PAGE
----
Once upon a time we sent vacation postcards to friends and family back home. Now we’re all back home on (working) staycations and everyone else is far away. When the pandemic hit, I began sending postcards to older friends from synagogue. Due to the risks of communal living during Covid, their worlds contracted suddenly and drastically.
It surprised me how much fun it’s been and how much people enjoy recieving them. A postcard allows me to pen a quick hello, I miss you, how are you? I love choosing beautiful images to share and get a shot of pleasure imagining my recipients’ smiles when they arrive. Who gets mail anymore, right?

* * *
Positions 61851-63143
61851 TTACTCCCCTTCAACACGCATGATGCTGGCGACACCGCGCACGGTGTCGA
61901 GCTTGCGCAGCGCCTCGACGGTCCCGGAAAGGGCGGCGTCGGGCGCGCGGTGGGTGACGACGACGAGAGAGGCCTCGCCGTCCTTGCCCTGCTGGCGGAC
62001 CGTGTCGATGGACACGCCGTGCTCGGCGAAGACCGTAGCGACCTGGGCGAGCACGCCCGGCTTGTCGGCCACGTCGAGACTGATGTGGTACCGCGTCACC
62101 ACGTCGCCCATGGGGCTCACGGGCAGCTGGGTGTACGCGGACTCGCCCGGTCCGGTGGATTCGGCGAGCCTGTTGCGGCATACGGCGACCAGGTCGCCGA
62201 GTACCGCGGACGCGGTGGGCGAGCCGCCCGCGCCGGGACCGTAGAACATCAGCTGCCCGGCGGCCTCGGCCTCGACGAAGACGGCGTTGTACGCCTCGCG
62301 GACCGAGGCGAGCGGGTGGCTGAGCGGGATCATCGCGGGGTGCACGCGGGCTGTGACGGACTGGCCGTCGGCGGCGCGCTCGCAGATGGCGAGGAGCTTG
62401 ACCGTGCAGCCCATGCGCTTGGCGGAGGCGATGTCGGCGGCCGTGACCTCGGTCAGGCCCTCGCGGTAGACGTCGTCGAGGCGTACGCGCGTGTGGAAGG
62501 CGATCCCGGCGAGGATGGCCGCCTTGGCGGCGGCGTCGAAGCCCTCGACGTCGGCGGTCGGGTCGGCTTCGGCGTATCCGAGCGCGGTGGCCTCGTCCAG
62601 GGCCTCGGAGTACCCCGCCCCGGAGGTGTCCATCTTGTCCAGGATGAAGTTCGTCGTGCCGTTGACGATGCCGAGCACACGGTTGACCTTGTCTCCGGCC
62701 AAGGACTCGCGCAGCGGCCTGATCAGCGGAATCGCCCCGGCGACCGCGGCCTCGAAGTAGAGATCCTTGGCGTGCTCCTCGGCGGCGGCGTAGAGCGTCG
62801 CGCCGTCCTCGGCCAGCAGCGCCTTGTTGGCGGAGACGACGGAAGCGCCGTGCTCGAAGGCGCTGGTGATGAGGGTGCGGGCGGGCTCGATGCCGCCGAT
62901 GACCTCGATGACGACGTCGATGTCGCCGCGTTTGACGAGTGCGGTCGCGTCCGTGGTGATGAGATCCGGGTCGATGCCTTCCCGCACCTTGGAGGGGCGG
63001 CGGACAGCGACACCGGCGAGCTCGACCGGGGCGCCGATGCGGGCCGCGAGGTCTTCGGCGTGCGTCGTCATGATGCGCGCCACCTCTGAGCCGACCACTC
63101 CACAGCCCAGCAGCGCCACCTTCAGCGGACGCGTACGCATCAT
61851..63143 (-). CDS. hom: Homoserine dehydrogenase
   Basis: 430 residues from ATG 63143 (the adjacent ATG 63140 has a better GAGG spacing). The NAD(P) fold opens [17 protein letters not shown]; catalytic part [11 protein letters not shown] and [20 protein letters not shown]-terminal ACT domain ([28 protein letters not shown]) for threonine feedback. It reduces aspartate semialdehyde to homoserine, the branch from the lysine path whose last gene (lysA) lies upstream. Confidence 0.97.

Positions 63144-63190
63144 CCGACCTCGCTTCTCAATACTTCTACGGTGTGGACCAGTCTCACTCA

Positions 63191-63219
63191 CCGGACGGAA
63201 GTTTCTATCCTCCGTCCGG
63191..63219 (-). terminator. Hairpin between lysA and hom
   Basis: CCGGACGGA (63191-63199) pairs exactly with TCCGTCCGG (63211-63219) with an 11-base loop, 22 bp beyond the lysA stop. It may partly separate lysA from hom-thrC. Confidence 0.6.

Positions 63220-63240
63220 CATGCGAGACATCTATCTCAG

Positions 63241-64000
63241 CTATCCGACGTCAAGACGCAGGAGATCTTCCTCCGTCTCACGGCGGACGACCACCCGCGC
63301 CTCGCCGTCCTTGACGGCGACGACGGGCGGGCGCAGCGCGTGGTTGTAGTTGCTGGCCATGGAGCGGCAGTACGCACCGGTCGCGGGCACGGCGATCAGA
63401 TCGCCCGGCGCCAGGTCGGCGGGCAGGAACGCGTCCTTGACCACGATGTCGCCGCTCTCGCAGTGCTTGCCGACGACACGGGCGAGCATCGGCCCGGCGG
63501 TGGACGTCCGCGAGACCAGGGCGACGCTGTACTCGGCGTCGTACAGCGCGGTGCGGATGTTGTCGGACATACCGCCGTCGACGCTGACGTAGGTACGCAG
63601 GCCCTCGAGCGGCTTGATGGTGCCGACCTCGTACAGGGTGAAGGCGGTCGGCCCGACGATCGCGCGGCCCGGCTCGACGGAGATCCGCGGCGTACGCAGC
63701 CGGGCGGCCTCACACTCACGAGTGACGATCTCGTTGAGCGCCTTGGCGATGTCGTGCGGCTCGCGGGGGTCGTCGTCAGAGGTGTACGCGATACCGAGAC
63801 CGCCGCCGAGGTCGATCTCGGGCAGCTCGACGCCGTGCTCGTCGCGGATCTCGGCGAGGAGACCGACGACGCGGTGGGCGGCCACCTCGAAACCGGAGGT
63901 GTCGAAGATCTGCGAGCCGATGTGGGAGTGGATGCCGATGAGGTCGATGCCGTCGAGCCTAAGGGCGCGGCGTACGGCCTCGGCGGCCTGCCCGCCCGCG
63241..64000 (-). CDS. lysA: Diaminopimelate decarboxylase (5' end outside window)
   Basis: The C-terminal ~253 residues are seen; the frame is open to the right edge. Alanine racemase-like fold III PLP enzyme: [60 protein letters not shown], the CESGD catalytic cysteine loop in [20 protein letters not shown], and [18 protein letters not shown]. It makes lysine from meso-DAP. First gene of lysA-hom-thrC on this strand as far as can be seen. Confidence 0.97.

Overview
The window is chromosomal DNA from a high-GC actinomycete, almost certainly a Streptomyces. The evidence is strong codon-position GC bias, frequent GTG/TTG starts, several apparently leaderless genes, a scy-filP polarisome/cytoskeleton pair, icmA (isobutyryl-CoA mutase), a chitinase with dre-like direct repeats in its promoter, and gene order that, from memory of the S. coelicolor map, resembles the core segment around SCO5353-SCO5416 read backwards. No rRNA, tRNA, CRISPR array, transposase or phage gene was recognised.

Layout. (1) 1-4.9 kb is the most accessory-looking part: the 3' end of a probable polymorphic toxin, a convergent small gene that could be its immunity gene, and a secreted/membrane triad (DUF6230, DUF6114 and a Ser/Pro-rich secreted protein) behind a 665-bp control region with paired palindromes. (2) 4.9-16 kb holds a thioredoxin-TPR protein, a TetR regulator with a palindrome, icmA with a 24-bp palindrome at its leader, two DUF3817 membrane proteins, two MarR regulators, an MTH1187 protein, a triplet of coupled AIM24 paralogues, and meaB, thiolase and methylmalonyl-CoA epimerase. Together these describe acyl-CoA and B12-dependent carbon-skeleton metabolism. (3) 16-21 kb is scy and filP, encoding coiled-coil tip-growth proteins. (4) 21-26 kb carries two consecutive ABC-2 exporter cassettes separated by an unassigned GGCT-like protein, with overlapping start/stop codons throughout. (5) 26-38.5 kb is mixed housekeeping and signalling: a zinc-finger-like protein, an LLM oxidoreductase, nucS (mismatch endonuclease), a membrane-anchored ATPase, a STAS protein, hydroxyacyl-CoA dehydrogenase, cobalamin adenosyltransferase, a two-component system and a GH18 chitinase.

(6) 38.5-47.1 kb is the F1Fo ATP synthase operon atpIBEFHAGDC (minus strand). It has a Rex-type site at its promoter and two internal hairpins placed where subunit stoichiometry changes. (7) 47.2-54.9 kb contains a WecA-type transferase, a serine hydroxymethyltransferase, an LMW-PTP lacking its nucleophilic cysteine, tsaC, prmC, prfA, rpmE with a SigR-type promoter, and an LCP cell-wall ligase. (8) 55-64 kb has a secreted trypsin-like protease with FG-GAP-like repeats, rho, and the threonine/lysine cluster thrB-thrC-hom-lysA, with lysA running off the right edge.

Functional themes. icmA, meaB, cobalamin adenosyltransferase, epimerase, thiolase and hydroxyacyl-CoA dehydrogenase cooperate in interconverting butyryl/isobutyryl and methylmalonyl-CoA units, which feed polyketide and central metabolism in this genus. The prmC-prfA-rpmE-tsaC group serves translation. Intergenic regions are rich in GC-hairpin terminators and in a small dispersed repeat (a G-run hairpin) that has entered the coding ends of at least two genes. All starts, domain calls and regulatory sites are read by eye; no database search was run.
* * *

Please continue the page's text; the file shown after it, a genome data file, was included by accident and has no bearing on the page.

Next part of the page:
When I ran out of my stash, I began making them. Sometimes I create abstracts on larger sheets of cardstock and then cut them into 4 x 6 cards. Other times I paint or collage something small on an individual card. You don’t have to be an artist to do this. You just have to have a sense of fun and let the good feelings you have for your recipient come through. For a treat I bought a box of 100 flower-themed postcards — ten cards by ten different artists. A true garden of good wishes waiting to be given. I’m working my way through the box, planting a bit of joy with the help of a 35¢ stamp.
She might be too strange to send, but I had fun painting her.
postcard credits, above: Debra Darvick
l. to r.: Adam Rodriquez; Loretta Montagnar; Maud H. Purdy.